EFFORTLESS RICE AND BEANS RECIPEJump to Recipe Jump to Video
Costa Rican Gallopinto, Brazilian Feijoada, Puerto Rican Arroz junto, Columbian Calentao, Cuban Moros y cristianos, Ghanaian Waakye, Indian Rajma chawal a.k.a rice and beans, Venezuelan Pabellon criollo, American Creole beans and rice etc. Like the above mentioned beloved entrees, this effortless rice and beans Indian recipe is a dish, where both rice and beans are combined to form one complete meal.
Not only this super healthy dish has all nine essential amino acids required for our bodies making it a “complete protein”, this blend of two staple foods is also extremely affordable!! In fact, these are also the least expensive plant protein source around.
No wonder variations of these two are available in so many forms amongst many cultures. Mostly consumed by religious vegetarian groups, and now embraced by new world “vegan and vegetarian” movements – beans are the epitome of rustic simplicity.
ORIGIN OF BEANS
Numerous sources have provided evidence for the scope of cultivation and consumption of beans. Ancient Egyptian tombs from the 3rd century B.C. at Thebes contained the remains of a lentil paste, indicating that lentils were a favorite food of the people back then. Ten thousand-year-old lentil remnants were discovered on the banks of the Euphrates River in Syria.
As early as the 7th century B.C., chickpeas were used in vegetable soup in ancient Gaul. In the “Illiad,” Homer compared arrows bouncing off Menelaos’ breastplate to chickpeas being flung by a winnower. Chickpeas were discovered in Bronze Age sediments in Jericho and Babylon on the far side of the Mediterranean.
While the common bean, lima bean, and pinta, or cranberry bean, were first domesticated in the earliest Mexican and Peruvian civilizations more than 5,000 years ago and were well-liked in both the Aztec and Inca cultures.
The use of legumes as a basic dietary staple can be traced back more than 20,000 years in some Eastern cultures. The preparation of lentil soup under the reign of Ramses II is seen in a fresco from the 2nd century B.C. However, lentils were considered “poor man’s meal” in ancient Greece.
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Rajma Chawal – Indian rice and beans
- 1 ¼ Cups Red Kidney Beans, Dry, unsoaked
- 1 Cup Onion, pureed
- ½ Cup Tomato, pureed
- 1 Green Chili
- 1 Tbsp. Garlic
- 1" piece Ginger
- 1 ¼ Tbsps. Tomato Ketchup
- 2 Tsp Cumin seeds
- 1 Cinnamon stick
- 2 Black Cardamom
- 2 Bay leaf
- 2 Tsp Salt
- ½ Tsp Red Chili powder
- 1 Tsp Garam masala, homemade or store bought
- 1½ Tsp Rajma masala, optional
- 1 Tsp Cumin powder
- ½ Tbsp. Coriander powder
- 1 Tbsp. Fenugreek leaves, also known as Kasuri Methi
- 2 Tbsps. Fresh Coriander Leaves, chopped
- 4 Cups Water
- 4 Tbsps. cooking oil
- Soak Red Kidney Beans or Rajma for 8 hours. The beans double in size after soaking, so you will get 2 ½ Cups.
- Blend onions, green chili, garlic & ginger into smooth puree.
- Blend tomatoes into smooth puree.
- Take oil in a pan, add bay leaves, black cardamom, cinnamon stick to it.
- Fry the whole spices on medium heat, till they turn light brown.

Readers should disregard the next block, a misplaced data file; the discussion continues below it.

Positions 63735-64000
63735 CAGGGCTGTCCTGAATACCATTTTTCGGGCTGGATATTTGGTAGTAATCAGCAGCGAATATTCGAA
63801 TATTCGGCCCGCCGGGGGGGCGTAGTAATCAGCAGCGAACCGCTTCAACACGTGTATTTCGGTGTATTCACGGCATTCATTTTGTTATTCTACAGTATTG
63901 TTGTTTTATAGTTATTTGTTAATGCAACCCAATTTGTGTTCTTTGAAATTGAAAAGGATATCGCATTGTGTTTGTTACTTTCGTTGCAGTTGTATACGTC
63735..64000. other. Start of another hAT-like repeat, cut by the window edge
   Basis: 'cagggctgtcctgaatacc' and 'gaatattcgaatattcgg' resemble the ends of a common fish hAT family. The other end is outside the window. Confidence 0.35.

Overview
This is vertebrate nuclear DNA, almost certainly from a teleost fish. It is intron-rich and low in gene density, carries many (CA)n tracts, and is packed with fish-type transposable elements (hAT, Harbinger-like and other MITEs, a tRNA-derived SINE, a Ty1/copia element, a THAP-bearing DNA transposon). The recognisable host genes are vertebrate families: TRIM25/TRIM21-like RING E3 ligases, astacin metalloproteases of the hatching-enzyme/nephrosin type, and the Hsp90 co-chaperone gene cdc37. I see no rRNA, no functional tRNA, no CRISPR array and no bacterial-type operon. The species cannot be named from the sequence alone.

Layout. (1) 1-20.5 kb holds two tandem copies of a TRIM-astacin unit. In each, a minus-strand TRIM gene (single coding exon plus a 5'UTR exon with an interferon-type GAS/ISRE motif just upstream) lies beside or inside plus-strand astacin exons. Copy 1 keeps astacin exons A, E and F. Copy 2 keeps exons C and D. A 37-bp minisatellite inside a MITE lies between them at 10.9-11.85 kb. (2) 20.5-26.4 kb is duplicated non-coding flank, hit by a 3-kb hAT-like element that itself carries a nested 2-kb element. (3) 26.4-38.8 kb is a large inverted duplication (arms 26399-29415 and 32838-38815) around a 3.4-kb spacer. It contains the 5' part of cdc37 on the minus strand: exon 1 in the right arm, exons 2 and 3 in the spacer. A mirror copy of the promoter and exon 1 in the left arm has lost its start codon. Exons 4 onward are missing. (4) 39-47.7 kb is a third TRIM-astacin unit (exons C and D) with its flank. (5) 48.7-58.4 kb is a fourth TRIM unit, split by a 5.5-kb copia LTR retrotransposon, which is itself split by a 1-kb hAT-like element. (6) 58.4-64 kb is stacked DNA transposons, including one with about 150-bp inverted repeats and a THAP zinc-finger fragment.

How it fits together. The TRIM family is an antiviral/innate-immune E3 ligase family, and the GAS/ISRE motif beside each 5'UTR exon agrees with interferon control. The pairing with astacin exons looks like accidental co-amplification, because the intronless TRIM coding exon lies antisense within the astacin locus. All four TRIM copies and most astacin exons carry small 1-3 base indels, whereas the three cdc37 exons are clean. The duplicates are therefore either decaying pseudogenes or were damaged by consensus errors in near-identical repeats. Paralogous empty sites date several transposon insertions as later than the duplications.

- Add cumin seeds, pureed onion, salt, red chili powder, garam masala, coriander powder, rajma masala and sauté for 5 minutes.
- Add pureed tomatoes and mix thoroughly.
- Cook the mix for 10 minutes on high heat.
- Once the oil starts separating from the mix, add tomato ketchup and kasuri methi.
- Mix thoroughly, the oil will completely separate from the mixture.
- In the pressure cooker or instant pot, add beans followed by cooked onion-tomato mixture. Coat the beans with mixture and for 5 minutes
- Pour 3½ cups of water to the cooker or instant pot.
- Add ½ Cup water to pan used for mixture. Scrape off any leftover mixture. Add this water to beans.
- Taste test the water to check salt and tanginess from ketchup. Add more if required.
- Close the pressure cooker lid and turn the heat to high.
- Once the cooker whistles, turn heat to low and cook for 8 to 10 minutes.
- Once all the steam is out or the cooker cools down, open the lid to check if beans are done.
- If beans are soft and mushy, add cilantro and coriander powder. Otherwise cook for another 5-10 minutes with the lid on.
- This mouthwatering red kidney beans are ready to be served with rice, roti and salad.
- A fresh stock of dry, unsoaked beans will cook faster than aged beans. An aged bean is the one that has stayed on shelf for a long time and was not sold. Always buy food from well establishes stire that carries fresh food. I prefer purchasing mine grocery from a local Indian store.
- Soaking beans is an essential part of this recipe. Soaking helps with easier and faster cooking of the beans. It also helps with easier digestion and does not cause flatulence as well cooked beans are relatively easier to digest.
- Always wash and rinse the beans after soaking a couple of times till water runs clear.
- Those unfamiliar with pressure cooker can use instapot or cook in an sauce pot with lid. The cooking time with vary.
- Instead of fresh tomatoes, you can use canned tomatoes as well.
- If you do not have time to soak the beans, alternatively canned red kidney beans can be used for this recipe. Drain all the liquid from the can and place the beans under running water till water comes clear. Check by smashing a bean between your thumb and fore finger to see if the beans are well done or al-dente.
- If the beans are well done – add it to onion tomato mix, stir for 5 minutes before adding water. Cover with a lid and cook for 10 minutes till it starts boiling. Turn off the heat and serve.
- If al-dente – add water to a sauce pot, add beans, cover with a lid and simmer on medium heat for 10 minutes till well done. Then add the onion tomato mixture and follow the steps given above.
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